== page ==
The old will change the world!


Some thirty years ago, a young family father used his Saturday to go shopping with his wife. The two of them wished to buy appropriate apparel for a celebratory do. A stunning robe and a good suit for him. Both were very happy. He, the young man, had just successfully completed his degree at a university of applied sciences and was about to be honoured the following week in a formal ceremony together with his fellow students in one of Frankfurt’s towers.

When the young man got home he got a phone call from his mother – of course there were no smartphones at the time – who told him that his father had died. Immediately, the young man had to adjust his priorities and decided not to attend the celebratory party he and his wife had been looking forward to.

By now, you will probably be perfectly able to guess who was that young man from this little story.

My life has so far been blessed with many wonderful things throughout the sixty years that I have been equally blessed to be on this earth. The birth of my two children is as much part of this as is the wedding with their mother, my wife. Being appointed to the board of a co-operative bank was a wonderful occurrence, too.

Of course, there were setbacks as well, professionally and privately. After all, that is life. It just does not entail a guaranty of running smoothly at all times.

the demographic dividend is about to expire

The so-called baby boomers – the cohorts up until 1965 – will be retiring over the next few years‘ time. The economic success story, alongside its high growth rates, is down to them and their work. A growing labour force has been steadily increasing the PCI over the last few decades or so. This seems to be over by and large.

The next decades are forecast to bring Germany, Europe and the world slim growth rates of just one percent. The reason:

the world is turning evermore grey

Especially in China, with the reason for that being “one-child” policy, which makes China age at an extremely fast pace. Asia, generally, is forecast to have more than half of its population over the age of sixty by 2030. In Europe, half of the population will have reached the fifty years mark in the same year. Only parts of the Arab world and Africa can expect high natality figures.

World population, therefore, is set to grow for some years, but will ultimately shrink in some decades’ time. Based on expected natality figures worldwide, most predictions envisage this. But – what does that actually mean?

Naturally, the number of potential consumers is about to shrink as well. Our present growth model is going to run out!

Our present wealth and the staggering growth rates of the past decades are down to nothing but the drastic increase in the world’s population over the last century. This wealth has now, alongside another very important factor, education, caused this decline in natality. Women no longer want seven or eight children. They want to make the most of their lives and that, in the twenty-first century, does entail more than permanent pregnancy and solely caring for one’s children. In my opinion, they have got the right to decide this for themselves.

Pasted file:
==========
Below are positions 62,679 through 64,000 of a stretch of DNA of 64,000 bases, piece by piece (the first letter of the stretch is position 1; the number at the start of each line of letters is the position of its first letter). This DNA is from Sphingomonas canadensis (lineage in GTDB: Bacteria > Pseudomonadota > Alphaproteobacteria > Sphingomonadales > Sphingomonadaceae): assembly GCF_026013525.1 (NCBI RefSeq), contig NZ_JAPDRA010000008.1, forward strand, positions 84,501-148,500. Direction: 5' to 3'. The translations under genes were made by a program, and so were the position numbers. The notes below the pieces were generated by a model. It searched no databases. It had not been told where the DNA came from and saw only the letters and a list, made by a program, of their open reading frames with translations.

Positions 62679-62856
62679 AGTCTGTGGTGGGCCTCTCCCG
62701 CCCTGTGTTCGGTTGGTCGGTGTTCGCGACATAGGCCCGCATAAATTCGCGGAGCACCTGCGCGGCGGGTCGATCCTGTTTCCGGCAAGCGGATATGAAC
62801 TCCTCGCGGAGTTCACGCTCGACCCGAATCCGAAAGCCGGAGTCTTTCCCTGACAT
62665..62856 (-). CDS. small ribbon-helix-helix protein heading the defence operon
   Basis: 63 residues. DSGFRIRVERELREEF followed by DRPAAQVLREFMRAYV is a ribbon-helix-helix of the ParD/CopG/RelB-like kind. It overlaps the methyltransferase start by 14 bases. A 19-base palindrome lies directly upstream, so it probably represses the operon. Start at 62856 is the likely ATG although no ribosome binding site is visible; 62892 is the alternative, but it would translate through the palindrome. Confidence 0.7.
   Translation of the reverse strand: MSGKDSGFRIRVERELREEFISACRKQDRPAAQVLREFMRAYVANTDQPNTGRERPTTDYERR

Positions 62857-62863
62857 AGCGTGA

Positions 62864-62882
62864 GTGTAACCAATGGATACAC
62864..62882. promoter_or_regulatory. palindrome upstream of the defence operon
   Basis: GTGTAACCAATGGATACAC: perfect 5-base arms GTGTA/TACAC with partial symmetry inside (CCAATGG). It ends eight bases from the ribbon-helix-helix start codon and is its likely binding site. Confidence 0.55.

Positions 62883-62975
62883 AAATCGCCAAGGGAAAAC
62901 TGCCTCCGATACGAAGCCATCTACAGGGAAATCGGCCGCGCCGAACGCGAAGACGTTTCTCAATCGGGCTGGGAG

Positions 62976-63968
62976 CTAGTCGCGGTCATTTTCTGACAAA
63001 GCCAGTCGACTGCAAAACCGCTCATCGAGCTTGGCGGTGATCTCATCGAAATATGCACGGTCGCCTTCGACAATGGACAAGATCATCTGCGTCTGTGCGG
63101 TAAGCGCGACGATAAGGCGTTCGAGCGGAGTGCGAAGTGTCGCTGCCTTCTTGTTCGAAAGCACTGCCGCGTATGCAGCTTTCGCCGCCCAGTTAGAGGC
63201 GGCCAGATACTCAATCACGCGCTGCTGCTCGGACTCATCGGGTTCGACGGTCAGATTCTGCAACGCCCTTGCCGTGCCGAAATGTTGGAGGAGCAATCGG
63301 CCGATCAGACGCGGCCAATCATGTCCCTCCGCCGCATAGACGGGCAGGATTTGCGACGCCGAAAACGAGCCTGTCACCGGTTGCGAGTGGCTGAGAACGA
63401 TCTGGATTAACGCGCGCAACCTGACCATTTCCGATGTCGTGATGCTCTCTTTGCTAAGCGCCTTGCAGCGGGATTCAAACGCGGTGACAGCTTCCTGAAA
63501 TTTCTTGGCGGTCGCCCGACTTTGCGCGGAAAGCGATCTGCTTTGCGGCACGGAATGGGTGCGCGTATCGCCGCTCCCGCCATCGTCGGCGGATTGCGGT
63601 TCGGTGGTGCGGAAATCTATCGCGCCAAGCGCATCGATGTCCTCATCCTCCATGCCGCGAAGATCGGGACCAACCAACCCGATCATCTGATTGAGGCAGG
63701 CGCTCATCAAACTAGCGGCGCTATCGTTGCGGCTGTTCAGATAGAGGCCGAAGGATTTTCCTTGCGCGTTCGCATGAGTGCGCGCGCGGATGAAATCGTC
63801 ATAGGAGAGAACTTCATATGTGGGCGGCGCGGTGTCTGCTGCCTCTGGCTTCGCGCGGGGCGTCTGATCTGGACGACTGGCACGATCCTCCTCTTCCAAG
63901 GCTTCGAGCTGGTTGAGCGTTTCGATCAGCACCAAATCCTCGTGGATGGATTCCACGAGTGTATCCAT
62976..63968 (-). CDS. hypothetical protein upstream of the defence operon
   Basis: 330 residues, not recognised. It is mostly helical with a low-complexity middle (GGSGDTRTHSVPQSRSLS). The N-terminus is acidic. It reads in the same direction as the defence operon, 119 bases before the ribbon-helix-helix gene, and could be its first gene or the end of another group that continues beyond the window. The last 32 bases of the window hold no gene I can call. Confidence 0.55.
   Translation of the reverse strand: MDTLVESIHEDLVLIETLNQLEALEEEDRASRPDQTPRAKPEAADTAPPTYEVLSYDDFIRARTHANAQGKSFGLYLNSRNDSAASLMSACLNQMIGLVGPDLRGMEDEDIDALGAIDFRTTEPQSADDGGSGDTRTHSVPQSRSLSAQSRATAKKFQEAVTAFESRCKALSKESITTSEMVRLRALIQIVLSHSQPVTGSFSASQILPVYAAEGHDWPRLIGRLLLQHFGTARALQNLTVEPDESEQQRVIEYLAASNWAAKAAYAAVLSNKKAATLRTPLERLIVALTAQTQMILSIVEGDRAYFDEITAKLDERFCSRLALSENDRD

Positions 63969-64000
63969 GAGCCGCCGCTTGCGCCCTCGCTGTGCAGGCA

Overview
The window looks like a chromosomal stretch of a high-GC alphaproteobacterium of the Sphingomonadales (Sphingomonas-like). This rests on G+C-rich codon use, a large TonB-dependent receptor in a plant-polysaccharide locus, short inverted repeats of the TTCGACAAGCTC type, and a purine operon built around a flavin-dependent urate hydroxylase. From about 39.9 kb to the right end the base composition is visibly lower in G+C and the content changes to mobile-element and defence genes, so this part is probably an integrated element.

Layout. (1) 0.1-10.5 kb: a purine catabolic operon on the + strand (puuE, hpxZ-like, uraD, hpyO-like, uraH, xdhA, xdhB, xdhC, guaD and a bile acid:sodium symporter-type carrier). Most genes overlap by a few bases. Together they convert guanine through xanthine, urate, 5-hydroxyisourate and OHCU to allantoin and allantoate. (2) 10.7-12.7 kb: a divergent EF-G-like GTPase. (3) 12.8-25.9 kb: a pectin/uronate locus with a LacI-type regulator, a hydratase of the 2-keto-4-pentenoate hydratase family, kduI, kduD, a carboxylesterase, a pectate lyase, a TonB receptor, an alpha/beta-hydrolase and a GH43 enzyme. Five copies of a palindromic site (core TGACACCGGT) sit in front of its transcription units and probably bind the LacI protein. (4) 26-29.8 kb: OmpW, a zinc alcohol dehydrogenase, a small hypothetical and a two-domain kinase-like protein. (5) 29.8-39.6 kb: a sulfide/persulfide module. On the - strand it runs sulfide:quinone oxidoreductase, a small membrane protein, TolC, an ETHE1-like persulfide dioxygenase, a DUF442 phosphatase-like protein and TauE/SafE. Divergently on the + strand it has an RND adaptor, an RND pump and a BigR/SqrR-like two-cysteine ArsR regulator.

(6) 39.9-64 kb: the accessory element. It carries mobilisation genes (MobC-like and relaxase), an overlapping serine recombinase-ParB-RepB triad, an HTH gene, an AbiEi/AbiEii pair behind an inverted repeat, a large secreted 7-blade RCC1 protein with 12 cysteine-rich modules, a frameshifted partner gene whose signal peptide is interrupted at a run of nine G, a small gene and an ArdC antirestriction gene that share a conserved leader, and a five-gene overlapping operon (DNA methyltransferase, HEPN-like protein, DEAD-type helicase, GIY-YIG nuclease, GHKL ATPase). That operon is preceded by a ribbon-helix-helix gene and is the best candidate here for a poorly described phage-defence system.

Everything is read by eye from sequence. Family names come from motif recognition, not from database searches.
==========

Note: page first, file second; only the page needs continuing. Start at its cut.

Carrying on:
being old is a societal taboo

You will probably feel younger than your actual biological age might let other people think. This perceived age can vary by up to fifteen years. Today’s sixty-year olds are as well as last century’s forty-year olds.

In this country, “old” people seem to be of around seventy years of age. An eighty-three-year-old man in my table tennis team, still, is well and winning matches on a regular basis.

Many old-age pensioners value mental and physical health. Commercials portray them as highly zestful individuals who like caring for their grandchildren whilst having a balanced and healthy diet – they are in no way inferior to their younger fellows.

No-one wants to be old!

Quite the contrary is the case: old people are regarded as a burden costing the society money. “Old man!” is a highly pejorative insult, as is the word “retiree”. Can you remember this friendly line when elders entered a discothèque?

“Now they even come here to die.”

At present, we succumb to a youth craze. Ageing is regarded as some kind of illness – even though this is the most natural and human process imaginable which literally no-one is exempt from. And the unavoidable death? Nobody is talking about it. It is a taboo.

My attitude is best described by this quotation from Woody Allen:

“I’m not afraid of death. I just don’t want to be there when it happens.”

old people as a resource

Currently, there are approximately 23 million old-age pensioneers in Germany, with this number set to rise. This raises an ever more pressing question: